Search JTA's historical archive dating back to 1923

Rabin’s Final Hour Marked by Support and Songs of Peace


At 9:30 on Saturday night a smiling Prime Minister Yitzhak Rabin stood before 100,000 people, young and old, Jew and Arab, who had come to show support for his peace process.

At 9:50 p.m., he was shot down by Yigal Amir, a 27-year-old Jewish law student.

By 11:15 p.m., he was pronounced dead at nearby Ichilov Hospital.

For Israelis everywhere, even to professed right-wingers, the news of the assassination came as a shock.

For those Rabin supporters who had attended the massive rally just an hour earlier, the blow was beyond comprehension.

Two hours before the assassination, a huge crowd of peace supporters stood in Malchai Yisrael Square in the heart of Tel Aviv. Reportedly the largest gathering in the city’s history, people of all ages waved banners proclaiming “Peace Yes, Violence No” and “A Strong Nation Makes Peace” as well as dozens of other pro-government slogans.

Although some of the speakers spoke in purely political terms, calling on those assembled to vote for the Labor Party next November, at times the rally seemed more like a festival than a political demonstration.

Enticed by the promise of rock music, as well as the opportunity to show their support for the peace process, tens of thousands of teens sat on the grass or danced in the large fountain 20 feet below the podium.

Parents with young children, white-haired grandparents, young Israelis Arabs – all had traveled short and long distances to attend the rally.

Standing some 15 feet away from Rabin, who was flanked by Foreign Minister Shimon Peres and other government ministers, it was easy to sense a feeling of goodwill.

Peres later said that he thought that it was Rabin’s “happiest day.”

Joking with colleagues, Rabin surprised the crowd by embracing Peres, his political rival for more than two decades.

In speech that will long be remembered with irony, Rabin began by thanking “everyone who came to make a stand here against violence and in support of peace.”

“This government, which I have the privilege to head together with my colleague Peres, has decided to give peace a chance.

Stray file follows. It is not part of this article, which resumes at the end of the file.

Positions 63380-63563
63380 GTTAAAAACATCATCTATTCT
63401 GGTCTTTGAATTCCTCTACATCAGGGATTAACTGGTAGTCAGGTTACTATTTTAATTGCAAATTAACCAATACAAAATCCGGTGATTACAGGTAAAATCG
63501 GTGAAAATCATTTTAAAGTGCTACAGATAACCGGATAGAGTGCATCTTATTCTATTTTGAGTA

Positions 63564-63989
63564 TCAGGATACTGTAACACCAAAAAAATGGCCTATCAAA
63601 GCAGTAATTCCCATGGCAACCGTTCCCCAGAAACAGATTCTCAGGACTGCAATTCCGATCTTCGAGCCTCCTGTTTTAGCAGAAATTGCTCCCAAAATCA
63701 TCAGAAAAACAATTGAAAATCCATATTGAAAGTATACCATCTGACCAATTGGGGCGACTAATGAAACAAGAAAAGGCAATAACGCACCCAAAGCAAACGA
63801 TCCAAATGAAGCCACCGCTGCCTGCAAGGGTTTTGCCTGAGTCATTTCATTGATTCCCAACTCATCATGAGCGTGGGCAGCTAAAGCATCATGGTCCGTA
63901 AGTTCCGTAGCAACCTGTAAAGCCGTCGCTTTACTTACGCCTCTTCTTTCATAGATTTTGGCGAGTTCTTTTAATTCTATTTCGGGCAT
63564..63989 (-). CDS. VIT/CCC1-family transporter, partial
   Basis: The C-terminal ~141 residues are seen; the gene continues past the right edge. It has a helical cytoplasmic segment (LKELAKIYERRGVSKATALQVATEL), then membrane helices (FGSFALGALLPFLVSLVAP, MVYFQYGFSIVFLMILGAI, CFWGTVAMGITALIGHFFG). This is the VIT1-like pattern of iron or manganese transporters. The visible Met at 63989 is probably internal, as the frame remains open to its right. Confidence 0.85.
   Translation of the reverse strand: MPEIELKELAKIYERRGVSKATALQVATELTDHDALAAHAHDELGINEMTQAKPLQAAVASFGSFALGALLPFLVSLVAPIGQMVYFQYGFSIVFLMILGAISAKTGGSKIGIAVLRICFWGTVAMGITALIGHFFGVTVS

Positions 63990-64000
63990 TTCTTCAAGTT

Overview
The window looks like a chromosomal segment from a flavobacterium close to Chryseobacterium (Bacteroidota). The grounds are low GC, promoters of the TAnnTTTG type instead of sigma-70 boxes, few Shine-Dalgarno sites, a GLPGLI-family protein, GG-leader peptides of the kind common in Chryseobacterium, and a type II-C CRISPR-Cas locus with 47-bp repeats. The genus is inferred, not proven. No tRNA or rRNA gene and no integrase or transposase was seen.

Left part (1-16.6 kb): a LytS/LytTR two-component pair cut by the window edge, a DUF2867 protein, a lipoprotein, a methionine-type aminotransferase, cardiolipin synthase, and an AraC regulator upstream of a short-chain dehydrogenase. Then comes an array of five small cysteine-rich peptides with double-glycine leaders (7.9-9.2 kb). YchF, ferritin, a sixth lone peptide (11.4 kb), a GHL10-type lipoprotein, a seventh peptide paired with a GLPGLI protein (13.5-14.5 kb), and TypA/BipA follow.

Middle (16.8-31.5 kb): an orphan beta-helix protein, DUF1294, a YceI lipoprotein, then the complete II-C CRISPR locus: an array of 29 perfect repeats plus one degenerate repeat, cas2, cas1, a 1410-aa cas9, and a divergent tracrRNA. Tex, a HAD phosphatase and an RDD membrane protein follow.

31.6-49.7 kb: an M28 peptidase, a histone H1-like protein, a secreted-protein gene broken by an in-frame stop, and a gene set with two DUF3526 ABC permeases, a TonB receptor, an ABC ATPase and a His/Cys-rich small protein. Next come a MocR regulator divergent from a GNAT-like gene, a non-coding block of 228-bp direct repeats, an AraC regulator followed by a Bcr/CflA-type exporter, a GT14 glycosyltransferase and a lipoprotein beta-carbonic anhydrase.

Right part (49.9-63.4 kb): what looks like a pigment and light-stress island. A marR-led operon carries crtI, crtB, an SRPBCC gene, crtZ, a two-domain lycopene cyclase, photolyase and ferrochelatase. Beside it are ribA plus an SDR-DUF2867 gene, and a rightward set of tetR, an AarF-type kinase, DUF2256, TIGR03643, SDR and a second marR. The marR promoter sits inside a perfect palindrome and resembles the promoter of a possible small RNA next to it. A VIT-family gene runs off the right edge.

“I have been a military man for 27 years,” he continued. “I fought as long as there was no chance for peace. I believe there is such a chance now, a great chance, and we must take advantage of it, for the sake of those who are here and all those who are not.”

The crowd was even more surprised when Rabin joined in a rousing rendition of “Shiru Shir Hashalom,” Hebrew for “we will sing a song of peace.”

Although reluctant at first to sing, the introverted prime minister placed the song sheet in his breast pocket. It was only after performer Miri Aloni cajoled him into participating that Rabin borrowed a song sheet and began to sing, albeit quietly.

Later, Peres revealed that the assassins’ bullets, on the way to Rabin’s chest, also ripped through the song sheet.

But before that moment, the crowds gathered below the podium were spurred by the sight of Rabin’s singing and joined in at the top of their lungs.

Not long afterward, the crowd began to disperse. Some heard the fatal gunshots ring out in the night, but most learned of the tragedy several minutes later. By that time, many people had already boarded buses for the trip home.

On a bus bound for Jerusalem, rally participants listened in strained silence as Israel Radio first announced that three shots had been fired and that the prime minister might have been wounded. A few minutes later, word came that Rabin had been badly injured. “Badly” was downgraded to “seriously,” until, at 11:15 p.m., Israelis learned that Rabin had succumbed to his wounds.

Leah Rabin, the prime minister’s wife, they were told, was at his bedside.

As the announcement was made, everyone on the bus seemed to cry out at once. Teenagers in Peace Now T-shirts, clutching banners, wept into the darkness as the bus made its ascent to Jerusalem.

One 16-year-old, whose mother had accompanied her to the rally, turned away as her mother tried to offer comfort. Tears streamed down her face as the radio announcer, obviously moved himself, cleared his throat and continued to provide information about the murderer.

Most of the bus passengers were too upset to speak, but Dorn Wifand, a 24-year- old student, insisted that the peace process would not only continue, but flourish.

“This tragedy won’t stop the peace,” he said. “Just the opposite. Thanks to what happened tonight, everyone will know how important it is to pursue nonviolence.”

Recommended from JTA